Many years ago when my partner and I decided to move to South Leicestershire , after living for ten years on the edge of a large city, we faced a number of challenges.
He expected to be working full time for some years. I was already retired so would not have the structure of a job around me and would need to meet people and find things to do.
We looked at several beautiful villages around the county with gorgeous houses and gardens but the village notice board (if there was one) showed perhaps one meeting per month of the WI or Parish Council, but little else.
So much going on!
Then we came to the centre of Kibworth, where I spotted the library. Someone helpfully offered me the latest issue of the Kibworth and District Chronicle and the newsletter of the recently formed U3A. There was so much going on!
So many groups and organisations
We were really impressed by the number and variety of groups and organisations which were active in Kibworth and its surrounding villages. So much so that within a very short time after moving, a complete stranger was able to make many new friends and find things both interesting and useful to do almost every day of the week (and some evenings!)
Volunteers investing their time
All of these organisations depend upon people volunteering their time and effort to make them work. The investment for many volunteers was clearly considerable but the pay-off was huge. A strong feeling of camaraderie pervaded the village and was often the chief topic we mentioned when family and older friends asked how we were settling in.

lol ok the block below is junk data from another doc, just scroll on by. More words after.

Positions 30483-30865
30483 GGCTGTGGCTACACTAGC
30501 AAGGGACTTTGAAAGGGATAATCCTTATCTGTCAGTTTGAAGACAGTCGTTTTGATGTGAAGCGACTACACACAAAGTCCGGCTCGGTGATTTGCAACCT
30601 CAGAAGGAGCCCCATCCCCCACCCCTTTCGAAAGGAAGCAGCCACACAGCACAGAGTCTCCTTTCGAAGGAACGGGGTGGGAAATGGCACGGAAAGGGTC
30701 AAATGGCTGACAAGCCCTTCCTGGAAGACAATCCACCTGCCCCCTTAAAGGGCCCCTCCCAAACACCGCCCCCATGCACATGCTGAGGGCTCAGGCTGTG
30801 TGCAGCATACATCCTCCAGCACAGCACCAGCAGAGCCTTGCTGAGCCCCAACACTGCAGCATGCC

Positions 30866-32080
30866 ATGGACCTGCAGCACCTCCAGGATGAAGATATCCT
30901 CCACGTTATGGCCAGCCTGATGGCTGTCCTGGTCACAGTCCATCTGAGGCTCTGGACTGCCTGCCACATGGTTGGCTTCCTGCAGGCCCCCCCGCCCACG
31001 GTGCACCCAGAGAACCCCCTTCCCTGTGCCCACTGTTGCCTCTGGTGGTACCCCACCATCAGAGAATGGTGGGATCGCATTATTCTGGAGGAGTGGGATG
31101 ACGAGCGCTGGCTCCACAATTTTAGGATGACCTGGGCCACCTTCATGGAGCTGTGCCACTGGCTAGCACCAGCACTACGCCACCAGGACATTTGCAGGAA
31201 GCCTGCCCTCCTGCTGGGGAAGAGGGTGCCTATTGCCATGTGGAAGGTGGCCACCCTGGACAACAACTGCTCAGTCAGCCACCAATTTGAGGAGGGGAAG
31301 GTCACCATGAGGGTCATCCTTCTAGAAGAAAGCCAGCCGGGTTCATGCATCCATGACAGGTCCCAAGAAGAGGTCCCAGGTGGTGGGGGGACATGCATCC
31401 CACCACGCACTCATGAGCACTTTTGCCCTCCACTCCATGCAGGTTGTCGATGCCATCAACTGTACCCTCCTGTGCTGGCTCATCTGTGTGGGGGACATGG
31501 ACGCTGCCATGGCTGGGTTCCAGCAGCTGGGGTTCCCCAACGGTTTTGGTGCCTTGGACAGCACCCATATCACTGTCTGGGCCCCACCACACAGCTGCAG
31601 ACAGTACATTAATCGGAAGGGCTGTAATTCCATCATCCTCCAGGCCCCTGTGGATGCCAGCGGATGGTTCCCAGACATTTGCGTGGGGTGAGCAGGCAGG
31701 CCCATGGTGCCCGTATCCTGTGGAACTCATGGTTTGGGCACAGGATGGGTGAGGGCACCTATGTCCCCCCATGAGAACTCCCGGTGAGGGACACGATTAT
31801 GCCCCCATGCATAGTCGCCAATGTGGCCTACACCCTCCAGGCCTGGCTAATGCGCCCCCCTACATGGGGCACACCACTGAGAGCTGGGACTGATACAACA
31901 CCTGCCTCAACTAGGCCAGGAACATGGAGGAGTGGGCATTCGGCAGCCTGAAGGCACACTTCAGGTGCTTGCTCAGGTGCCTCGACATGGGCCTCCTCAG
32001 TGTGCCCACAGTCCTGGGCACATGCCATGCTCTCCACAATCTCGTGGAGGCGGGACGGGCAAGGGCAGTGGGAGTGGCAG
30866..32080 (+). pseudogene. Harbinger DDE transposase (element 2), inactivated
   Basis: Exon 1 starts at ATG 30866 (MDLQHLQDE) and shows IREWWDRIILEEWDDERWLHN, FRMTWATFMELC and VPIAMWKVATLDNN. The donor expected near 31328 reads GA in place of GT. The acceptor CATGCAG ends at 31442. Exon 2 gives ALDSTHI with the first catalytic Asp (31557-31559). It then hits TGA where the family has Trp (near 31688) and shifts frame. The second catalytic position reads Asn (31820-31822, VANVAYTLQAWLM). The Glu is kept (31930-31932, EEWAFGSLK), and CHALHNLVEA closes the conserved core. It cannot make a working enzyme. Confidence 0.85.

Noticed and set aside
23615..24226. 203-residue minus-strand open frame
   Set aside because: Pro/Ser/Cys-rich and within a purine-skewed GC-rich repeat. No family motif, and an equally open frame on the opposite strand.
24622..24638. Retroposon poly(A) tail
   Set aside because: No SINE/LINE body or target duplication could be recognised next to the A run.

Investment recognised by BBC
This spirit was highlighted during the lockdown period when the BBC news programme East Midlands Today used its last five minutes to highlight the amazing work of volunteers all around the region. It was heart warming at the time but of course, as soon as lockdown ended, that feature was closed down and the diet of constantly bad news resumed.
Similarly when I worked for a very large grant making organisation which distributed millions of pounds around the region, we were inundated with press interest for the first round. After that there was almost no coverage unless for example something dreadful had happened on the way to present the cheque!
But, after the lockdown?
Clearly voluntary, community-based work does not usually grab the headlines but I am convinced it forms the life blood of healthy neighbourhoods. I was saddened therefore to hear from many sources that several local groups have been struggling for some time to attract volunteers.
Some groups have folded
Some, for example The History Society and the Kibworth Society have folded completely and I know the drama groups have sometimes been unable to put on shows due to a lack of people coming forward to audition or offer help.
Busy lives for most
Some of this is of course down to the pandemic, but not all. There were reports of dwindling numbers well before 2020. We know most people have busy lives but they won’t always be busy and to spare a few hours a week helping an organisation can pave the way for an easier transition when life stages change, as inevitably they do.
The work of the Wombles, The Well, the U3A and more recently the Welcome Kitchen have been well documented in this paper and apparently widely appreciated. That is to name just a few of the local organisations doing excellent work.
Can you spare a few hours?
Please don’t let us allow any more of them to fold or shrink, due to lack of volunteer support.